With the upcoming launch of the first SpaceX Crewed Dragon from the Kennedy Space Center scheduled for May 27, NASA Administrator Jim Bridenstine made an extraordinary request according to The Verge.
“At the end of May, NASA astronauts are slated to launch to space from the United States once again, after nearly a decade of launching on Russian rockets from Kazakhstan — but NASA does not want members of the public to travel to see the mission in person. NASA administrator Jim Bridenstine is urging people to stay home and watch the historic mission online because of safety concerns associated with the ongoing coronavirus pandemic.”
The launch of the Crewed Dragon, with astronauts Doug Hurley and Bob Behnken, on top of a SpaceX Falcon 9 is slated to be a historic event in the history of space exploration.
It will be the first time in nine years that Americans will fly to the International Space Station from American soil in an American spacecraft. The Russian monopoly for human spaceflight will be broken.
Moreover, the flight will usher in a new era for spaceflight. NASA will be flying the Crewed Dragon as a customer rather than an owner. SpaceX, the upstart spaceflight company owned by South African born Elon Musk, will be in charge. The launch will be the debut of what will be the first privately-owned spaceline, with world-historic implications.
By comparison, the Crewed Dragon flight will not be quite like the launch of Apollo 11 to the moon, which is unique in the annals of history. It will be more like the first flight of the space shuttle Columbia, with astronauts John Young and Robert Crippen on board, on April 12, 1981.
Columbia flew a little less than six years after the previous American human spaceflight that as part of the Apollo Soyuz Test Project. This time the spaceflight gap has been nine years, since the last space shuttle flight in 2011.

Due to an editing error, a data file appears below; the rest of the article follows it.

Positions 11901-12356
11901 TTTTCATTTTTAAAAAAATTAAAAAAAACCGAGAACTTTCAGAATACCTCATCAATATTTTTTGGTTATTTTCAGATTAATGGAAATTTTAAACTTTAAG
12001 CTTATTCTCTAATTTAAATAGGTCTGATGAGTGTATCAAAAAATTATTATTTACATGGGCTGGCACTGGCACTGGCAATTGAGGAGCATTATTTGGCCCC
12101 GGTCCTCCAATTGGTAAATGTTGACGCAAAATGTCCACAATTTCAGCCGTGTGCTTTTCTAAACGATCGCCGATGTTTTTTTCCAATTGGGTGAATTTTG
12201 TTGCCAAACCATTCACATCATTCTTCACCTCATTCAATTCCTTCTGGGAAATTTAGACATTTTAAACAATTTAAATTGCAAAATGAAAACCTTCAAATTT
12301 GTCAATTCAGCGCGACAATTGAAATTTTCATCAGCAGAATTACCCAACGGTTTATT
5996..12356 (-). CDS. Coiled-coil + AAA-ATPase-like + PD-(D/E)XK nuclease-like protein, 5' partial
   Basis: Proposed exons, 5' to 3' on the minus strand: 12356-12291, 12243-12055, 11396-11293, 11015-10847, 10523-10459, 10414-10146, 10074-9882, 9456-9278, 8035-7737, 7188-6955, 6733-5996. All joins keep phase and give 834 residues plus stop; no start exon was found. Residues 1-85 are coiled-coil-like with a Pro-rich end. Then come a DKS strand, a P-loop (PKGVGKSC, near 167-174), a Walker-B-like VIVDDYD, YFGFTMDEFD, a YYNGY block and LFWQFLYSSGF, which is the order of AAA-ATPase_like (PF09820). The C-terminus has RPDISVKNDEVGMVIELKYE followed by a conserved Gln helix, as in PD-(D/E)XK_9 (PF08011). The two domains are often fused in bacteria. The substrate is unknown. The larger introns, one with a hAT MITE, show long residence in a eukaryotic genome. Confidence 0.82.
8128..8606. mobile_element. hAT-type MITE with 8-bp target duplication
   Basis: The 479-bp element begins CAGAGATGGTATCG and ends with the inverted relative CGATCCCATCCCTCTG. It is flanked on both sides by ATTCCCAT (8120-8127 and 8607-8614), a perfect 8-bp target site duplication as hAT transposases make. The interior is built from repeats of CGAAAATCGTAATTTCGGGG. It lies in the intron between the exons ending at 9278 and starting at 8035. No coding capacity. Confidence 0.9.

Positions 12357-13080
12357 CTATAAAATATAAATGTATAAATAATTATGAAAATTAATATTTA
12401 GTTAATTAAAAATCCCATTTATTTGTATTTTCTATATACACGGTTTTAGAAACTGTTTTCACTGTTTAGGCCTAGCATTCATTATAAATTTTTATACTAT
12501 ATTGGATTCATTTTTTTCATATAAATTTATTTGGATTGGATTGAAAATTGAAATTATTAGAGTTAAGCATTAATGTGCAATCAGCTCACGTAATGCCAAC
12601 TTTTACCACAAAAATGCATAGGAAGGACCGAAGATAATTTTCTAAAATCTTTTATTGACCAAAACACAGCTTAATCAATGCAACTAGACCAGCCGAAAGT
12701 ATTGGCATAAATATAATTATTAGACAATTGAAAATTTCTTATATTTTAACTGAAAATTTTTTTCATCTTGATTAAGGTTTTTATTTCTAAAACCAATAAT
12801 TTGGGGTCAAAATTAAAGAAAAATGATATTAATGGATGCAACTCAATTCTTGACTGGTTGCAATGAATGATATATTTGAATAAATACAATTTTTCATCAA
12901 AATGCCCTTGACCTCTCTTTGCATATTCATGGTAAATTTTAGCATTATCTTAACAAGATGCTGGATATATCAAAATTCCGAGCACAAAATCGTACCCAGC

In a world without the coronavirus pandemic, the Kennedy Space Center would be able to expect perhaps a million people crowding the nearby beaches and the causeway. They would be treated to one of the most glorious sights that humans have ever produced, the launch of a rocket containing human beings into space.
President Trump would have very likely seen the launch from the VIP bleachers along with other dignitaries and invited guests. On one side, Bridenstine would likely sit, explaining some of the details of the launch.
Seated on the president’s other side, Elon Musk would vie for his attention. With the launch having been accomplished and Hurley and Behnken on their way to the ISS, one would not be surprised if Trump would hurry to one of his famous rallies, likely in Orlando, Florida, and ignite the crowd with news of America’s return to spaceflight.
But we live in the world of the coronavirus and thus situations in which social distancing is not possible has to be avoided at all costs. Bridenstine has thus urged everyone to stay home and watch the event on television. People will see more but experience less. Such is yet another disappointment that the worldwide pandemic has wrought.
The question arises, will people obey Bridenstine and stay at home. NASA Watch blogger Keith Cowing has his doubts.
“OK, so what happens when the Governor of Florida starts to push hard to open more things up – like the beaches around KSC? What happens if the White House decides that this launch is something that they want people to cheer on? NASA and the White House have been hyping the launch Americans in American rockets from American soil again thing for years. I have seen launches from just about every location around the Cape and there is no way you are going to enforce meaningful social distancing on the causeways or beaches. People are going to want to see this. Stay tuned.”
Excellent questions. The commercial crew program started under President George W. Bush was continued (more or less) by President Barack Obama, but now will be consummated under President Donald Trump. 2020 is an election year and Trump, being the consummate showman, might not be able to resist.
Of course, the launch could be turned to advantage if free testing and other services were to be provided on-site. More people will know whether they have, don’t have, or have had the coronavirus. Those who have it can be turned away and directed to home or to treatment. Everyone else will be able to enjoy the greatest show on or off the Earth.